Welcome to The WonkLine, a daily 9:30 a.m. roundup of the latest public policy news. This is what we’re reading. Tell us what you found in the comments section below. You can also follow The Wonk Room on Twitter.
The hacker organization Anonymous “released a series of e-mails on Monday provided by a former Bank of America employee who claims they show how a division of the bank sought to hide information on foreclosures.”
“Republican lawmakers are preparing this week to introduce a series of legislative proposals to gradually reduce the role of Fannie Mae and Freddie Mac,” the Wall Street Journal reports.
House Republicans are looking at adding Social Security cuts to their 2012 budget proposal.
“The Maryland House of Delegates effectively killed a measure Friday that would legalize same-sex marriage in the state — halting momentum in a year in which proponents thought they would prevail.”
“Newly proposed legislation by two Democratic legislators would ensure that LGBT Americans are covered by COBRA insurance benefits if their partner becomes unemployed.”
West Virginia “lawmakers did not act in time” and “bills meant to protect the people of West Virginia from discrimination based upon sexual orientation” will not be added into the anti-discrimination law this year.
Lou Dobbs — who is known for his anti-immigrant tirades on CNN — is back on television and debuts his new hour-long show today on Fox Business Network.
Yuma’s two state representatives, Lynne Pancrazi (D-AZ) and Russ Jones (R-AZ), say they will vote against three anti-immigrant bills should the measures make it to the House of Representatives.
A federal judge set an April 1 hearing for arguments over the Arizona Legislature’s request to become a party in the U.S. Justice Department’s challenge to the state’s immigration enforcement law.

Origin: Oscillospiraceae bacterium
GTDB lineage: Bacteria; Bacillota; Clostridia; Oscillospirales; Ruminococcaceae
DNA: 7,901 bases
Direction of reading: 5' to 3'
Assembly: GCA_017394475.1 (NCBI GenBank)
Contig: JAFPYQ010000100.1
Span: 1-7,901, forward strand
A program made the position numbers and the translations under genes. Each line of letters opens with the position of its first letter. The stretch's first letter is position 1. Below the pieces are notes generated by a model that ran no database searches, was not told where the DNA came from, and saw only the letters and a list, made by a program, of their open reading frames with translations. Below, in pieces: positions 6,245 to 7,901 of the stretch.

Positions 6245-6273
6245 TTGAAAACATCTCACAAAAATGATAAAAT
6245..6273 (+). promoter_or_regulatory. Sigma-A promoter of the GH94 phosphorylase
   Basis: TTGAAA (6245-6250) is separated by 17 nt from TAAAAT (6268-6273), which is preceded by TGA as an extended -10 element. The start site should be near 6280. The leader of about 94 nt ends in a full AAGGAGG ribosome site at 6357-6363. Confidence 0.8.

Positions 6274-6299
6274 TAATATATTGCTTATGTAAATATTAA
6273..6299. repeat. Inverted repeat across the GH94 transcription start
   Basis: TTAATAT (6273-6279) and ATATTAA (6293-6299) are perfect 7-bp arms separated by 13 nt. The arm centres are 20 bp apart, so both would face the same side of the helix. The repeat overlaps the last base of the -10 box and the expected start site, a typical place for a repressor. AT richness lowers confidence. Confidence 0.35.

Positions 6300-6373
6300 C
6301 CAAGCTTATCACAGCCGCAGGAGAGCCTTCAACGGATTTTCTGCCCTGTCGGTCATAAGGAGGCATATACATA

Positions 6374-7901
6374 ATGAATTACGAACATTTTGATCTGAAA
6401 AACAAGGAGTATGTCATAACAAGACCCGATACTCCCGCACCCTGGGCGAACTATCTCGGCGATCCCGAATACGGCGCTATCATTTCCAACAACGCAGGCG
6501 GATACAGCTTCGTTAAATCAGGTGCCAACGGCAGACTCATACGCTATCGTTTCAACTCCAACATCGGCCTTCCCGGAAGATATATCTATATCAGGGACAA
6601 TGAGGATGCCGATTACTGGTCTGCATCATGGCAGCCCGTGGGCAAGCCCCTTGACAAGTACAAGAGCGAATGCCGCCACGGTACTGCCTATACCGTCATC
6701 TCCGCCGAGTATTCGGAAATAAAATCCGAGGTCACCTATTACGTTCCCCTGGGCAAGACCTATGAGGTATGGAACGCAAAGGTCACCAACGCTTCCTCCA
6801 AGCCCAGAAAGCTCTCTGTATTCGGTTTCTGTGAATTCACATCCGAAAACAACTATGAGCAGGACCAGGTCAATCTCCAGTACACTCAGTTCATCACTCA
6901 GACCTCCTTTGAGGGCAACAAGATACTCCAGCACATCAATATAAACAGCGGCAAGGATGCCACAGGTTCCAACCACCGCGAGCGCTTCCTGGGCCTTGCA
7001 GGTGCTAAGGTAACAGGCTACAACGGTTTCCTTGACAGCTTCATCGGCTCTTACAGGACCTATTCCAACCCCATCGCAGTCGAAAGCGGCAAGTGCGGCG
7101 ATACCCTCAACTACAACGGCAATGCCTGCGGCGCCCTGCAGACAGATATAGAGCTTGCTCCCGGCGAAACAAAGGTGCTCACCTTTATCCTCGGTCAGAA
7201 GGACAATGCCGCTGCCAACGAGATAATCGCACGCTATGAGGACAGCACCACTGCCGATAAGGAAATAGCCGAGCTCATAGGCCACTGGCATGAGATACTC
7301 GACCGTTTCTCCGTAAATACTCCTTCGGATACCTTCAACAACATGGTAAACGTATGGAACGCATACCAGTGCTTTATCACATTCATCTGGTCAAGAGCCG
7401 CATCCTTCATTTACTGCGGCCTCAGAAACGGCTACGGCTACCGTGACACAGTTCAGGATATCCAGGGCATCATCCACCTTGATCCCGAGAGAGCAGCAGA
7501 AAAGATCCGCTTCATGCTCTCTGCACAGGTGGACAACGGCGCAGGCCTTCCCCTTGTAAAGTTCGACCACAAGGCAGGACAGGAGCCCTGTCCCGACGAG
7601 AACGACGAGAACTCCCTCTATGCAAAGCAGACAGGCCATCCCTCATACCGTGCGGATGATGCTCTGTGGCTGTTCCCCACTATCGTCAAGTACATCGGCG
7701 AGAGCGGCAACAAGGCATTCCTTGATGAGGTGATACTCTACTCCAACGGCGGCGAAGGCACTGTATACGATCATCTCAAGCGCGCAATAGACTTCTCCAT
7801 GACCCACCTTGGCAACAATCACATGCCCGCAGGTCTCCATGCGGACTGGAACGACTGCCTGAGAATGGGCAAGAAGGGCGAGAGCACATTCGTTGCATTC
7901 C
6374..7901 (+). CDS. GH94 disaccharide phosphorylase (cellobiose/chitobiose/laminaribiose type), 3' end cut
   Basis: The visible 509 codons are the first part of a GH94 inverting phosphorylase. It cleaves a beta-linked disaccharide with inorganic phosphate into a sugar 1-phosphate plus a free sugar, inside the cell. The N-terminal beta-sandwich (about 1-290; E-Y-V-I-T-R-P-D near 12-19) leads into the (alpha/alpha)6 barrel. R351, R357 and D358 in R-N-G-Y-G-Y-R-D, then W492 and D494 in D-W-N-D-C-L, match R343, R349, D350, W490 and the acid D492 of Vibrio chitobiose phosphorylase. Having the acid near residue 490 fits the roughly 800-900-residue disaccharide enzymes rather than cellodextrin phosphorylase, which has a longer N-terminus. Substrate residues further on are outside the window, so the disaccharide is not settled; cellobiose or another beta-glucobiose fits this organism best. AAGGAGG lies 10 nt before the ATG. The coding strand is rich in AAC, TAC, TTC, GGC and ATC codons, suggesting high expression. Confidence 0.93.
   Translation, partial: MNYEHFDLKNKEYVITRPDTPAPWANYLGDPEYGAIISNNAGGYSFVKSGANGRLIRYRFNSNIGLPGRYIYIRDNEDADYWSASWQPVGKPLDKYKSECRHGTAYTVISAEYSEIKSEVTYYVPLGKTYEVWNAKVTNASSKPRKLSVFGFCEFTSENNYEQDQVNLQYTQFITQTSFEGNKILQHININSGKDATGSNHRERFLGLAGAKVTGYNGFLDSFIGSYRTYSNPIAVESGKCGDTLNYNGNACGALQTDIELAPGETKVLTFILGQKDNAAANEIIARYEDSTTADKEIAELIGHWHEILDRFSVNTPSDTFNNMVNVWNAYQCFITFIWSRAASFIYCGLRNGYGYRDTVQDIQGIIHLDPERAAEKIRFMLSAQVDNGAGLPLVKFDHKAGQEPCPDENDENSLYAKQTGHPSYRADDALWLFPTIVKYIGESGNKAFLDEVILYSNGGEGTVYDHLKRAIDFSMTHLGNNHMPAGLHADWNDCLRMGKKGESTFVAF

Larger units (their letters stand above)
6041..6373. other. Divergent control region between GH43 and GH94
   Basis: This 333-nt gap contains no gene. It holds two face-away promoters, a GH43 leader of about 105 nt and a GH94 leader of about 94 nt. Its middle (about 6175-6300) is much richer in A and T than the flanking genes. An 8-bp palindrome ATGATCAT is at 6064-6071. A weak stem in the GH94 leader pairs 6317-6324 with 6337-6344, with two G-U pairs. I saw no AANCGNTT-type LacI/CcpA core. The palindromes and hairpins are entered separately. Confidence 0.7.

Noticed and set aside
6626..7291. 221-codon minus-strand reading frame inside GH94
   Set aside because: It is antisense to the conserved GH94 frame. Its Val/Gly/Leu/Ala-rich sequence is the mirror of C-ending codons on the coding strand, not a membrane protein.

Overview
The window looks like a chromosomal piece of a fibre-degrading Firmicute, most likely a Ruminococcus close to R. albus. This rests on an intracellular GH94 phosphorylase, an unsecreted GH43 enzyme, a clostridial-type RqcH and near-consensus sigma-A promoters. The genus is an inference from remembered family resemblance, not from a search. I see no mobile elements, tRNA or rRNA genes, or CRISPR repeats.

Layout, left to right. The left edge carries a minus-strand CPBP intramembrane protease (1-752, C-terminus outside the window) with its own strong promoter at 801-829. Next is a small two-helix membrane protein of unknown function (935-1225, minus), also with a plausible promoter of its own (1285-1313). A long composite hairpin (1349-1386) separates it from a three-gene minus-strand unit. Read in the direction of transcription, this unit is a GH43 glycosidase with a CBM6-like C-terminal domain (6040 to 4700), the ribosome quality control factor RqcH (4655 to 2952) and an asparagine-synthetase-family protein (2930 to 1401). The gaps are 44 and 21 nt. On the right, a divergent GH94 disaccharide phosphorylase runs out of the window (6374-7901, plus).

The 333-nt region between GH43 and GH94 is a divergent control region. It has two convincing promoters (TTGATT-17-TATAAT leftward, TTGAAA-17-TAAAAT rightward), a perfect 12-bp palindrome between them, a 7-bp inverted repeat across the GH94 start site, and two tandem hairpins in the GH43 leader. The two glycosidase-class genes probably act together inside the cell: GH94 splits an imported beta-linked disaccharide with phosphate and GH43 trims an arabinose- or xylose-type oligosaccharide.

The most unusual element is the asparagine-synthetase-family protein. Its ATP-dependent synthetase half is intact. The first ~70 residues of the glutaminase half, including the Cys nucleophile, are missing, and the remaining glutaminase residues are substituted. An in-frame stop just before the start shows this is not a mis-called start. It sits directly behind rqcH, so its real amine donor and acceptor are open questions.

“Despite the Obama administration’s promise to increase openness and transparency, the Justice Department is stepping up prosecution of those who leak classified information.”
The Eleventh Circuit Court “has agreed to act swiftly in considering a Florida judge’s ruling that President Obama’s health care overhaul is unconstitutional.”
In recent weeks, the Supreme Court has been nearly unanimous “in dealing defeats to employers and to corporations…they have also taken the side of hard-luck plaintiffs who were mistreated by the government.”
“A fresh explosion rocked a crippled nuclear complex as rescuers from around the world converged on Japan’s devastated earthquake zone, searching for survivors and ministering to the sick and hungry.”
On the Sunday shows, Republicans embraced Bill Clinton’s complaint that delays in drilling permits are “ridiculous.”
“Corn, the world’s second-most- widely grown grain, may be more vulnerable to global warming than previously thought,” based on a study led by Stanford University that examined data from field trials.
“The risk of partial meltdown at a stricken nuclear power plant in Japan increased on Monday as cooling systems failed at a third reactor, possibly exposing its fuel rods, only hours after a second explosion at a separate reactor blew the roof off a containment building.”
“Military forces loyal to Col. Muammar el-Qaddafi cranked up military and psychological pressure against rebels on two fronts on Monday, offering an amnesty to those who surrendered their weapons while bombing a strategic linchpin in the east and surrounding a rebel-held town in the west.”
“Friday’s earthquake and tsunami have left parts of Japan’s economy ‘frozen’, but analysts forecast that it will bounce back later this year.”
During a speech today, President Obama “will call for a less Washington-centric approach to education reform which would give more power to state and local governments.”
The Florida statehouse this week will take up a teacher pay proposal that the state senate “made quick work of” last week.
Jule Margetts-Morgan looks at how the government can be more effective in providing students information about college.
Mexico has “put its schoolchildren on a diet,” and implemented “new guidelines that are intended to combat childhood obesity.”
A new study “released Thursday by the Centers for Disease Control and Prevention and the National Cancer Institute, indicated that the number of cancer survivors increased by about 20 percent in just six years.”
“A Senate health care panel takes a look [today] at a bill that would bar Minnesota from participating in the federal health care overhaul.”